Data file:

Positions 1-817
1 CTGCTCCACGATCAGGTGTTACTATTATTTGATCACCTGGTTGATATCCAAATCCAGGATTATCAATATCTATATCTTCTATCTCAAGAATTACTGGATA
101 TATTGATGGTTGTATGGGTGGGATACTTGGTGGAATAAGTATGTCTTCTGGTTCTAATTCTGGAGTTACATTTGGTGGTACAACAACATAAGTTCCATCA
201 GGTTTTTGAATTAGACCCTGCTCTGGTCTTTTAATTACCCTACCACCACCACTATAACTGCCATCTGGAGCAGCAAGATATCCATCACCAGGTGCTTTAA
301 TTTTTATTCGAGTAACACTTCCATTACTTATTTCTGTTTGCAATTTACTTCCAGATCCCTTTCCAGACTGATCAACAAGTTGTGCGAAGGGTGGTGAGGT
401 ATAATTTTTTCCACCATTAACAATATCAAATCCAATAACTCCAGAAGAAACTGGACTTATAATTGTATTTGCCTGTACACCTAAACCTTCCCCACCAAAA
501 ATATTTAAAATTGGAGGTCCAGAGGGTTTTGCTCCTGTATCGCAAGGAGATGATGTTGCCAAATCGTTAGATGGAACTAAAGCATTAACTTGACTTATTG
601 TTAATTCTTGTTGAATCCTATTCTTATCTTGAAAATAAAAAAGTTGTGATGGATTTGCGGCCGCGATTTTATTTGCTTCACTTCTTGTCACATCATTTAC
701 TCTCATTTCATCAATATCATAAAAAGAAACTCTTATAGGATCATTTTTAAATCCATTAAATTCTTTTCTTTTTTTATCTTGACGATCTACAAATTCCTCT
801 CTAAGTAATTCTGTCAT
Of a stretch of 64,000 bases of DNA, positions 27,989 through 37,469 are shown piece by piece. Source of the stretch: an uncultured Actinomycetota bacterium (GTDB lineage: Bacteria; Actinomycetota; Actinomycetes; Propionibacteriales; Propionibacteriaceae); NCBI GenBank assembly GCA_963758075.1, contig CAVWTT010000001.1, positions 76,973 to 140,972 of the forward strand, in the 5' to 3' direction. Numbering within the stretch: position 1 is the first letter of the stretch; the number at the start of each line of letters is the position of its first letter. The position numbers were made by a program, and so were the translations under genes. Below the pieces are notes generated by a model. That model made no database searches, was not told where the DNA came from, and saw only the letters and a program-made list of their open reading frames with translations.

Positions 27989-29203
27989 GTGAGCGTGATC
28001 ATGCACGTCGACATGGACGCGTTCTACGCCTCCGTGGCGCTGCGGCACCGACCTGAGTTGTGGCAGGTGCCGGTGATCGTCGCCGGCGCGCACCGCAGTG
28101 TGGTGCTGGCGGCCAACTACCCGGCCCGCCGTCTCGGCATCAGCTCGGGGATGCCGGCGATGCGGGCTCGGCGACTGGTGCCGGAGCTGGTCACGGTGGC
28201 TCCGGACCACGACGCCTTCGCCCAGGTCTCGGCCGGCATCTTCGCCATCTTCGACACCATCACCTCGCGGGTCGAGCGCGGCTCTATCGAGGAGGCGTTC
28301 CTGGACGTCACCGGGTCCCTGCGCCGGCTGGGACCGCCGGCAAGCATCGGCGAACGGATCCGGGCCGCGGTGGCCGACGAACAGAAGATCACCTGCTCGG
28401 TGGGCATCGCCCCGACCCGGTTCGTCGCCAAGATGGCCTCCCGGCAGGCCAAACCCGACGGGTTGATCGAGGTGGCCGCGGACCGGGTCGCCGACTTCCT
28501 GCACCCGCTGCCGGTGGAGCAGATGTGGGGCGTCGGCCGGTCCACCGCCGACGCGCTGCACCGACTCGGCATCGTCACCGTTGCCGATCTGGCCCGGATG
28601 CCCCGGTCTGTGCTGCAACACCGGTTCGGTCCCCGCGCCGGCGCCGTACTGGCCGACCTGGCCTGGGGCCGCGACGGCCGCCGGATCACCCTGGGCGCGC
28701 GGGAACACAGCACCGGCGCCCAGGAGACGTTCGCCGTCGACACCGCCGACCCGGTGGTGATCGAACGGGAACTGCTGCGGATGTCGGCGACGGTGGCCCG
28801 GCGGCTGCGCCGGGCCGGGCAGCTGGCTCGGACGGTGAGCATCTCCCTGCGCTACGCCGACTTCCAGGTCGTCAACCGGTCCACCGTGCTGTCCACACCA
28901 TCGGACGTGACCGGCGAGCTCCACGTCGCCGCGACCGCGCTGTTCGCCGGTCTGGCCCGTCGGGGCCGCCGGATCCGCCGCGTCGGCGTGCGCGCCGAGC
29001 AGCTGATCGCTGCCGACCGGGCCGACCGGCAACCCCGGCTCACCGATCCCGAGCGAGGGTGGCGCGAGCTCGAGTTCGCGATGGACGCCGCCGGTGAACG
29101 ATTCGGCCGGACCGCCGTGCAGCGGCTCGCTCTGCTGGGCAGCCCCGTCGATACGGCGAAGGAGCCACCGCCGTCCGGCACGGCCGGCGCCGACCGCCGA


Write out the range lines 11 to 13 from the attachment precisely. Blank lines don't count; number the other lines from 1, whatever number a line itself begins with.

Of a stretch of 64,000 bases of DNA, positions 27,989 through 37,469 are shown piece by piece. Source of the stretch: an uncultured Actinomycetota bacterium (GTDB lineage: Bacteria; Actinomycetota; Actinomycetes; Propionibacteriales; Propionibacteriaceae); NCBI GenBank assembly GCA_963758075.1, contig CAVWTT010000001.1, positions 76,973 to 140,972 of the forward strand, in the 5' to 3' direction. Numbering within the stretch: position 1 is the first letter of the stretch; the number at the start of each line of letters is the position of its first letter. The position numbers were made by a program, and so were the translations under genes. Below the pieces are notes generated by a model. That model made no database searches, was not told where the DNA came from, and saw only the letters and a program-made list of their open reading frames with translations.

Positions 27989-29203
27989 GTGAGCGTGATC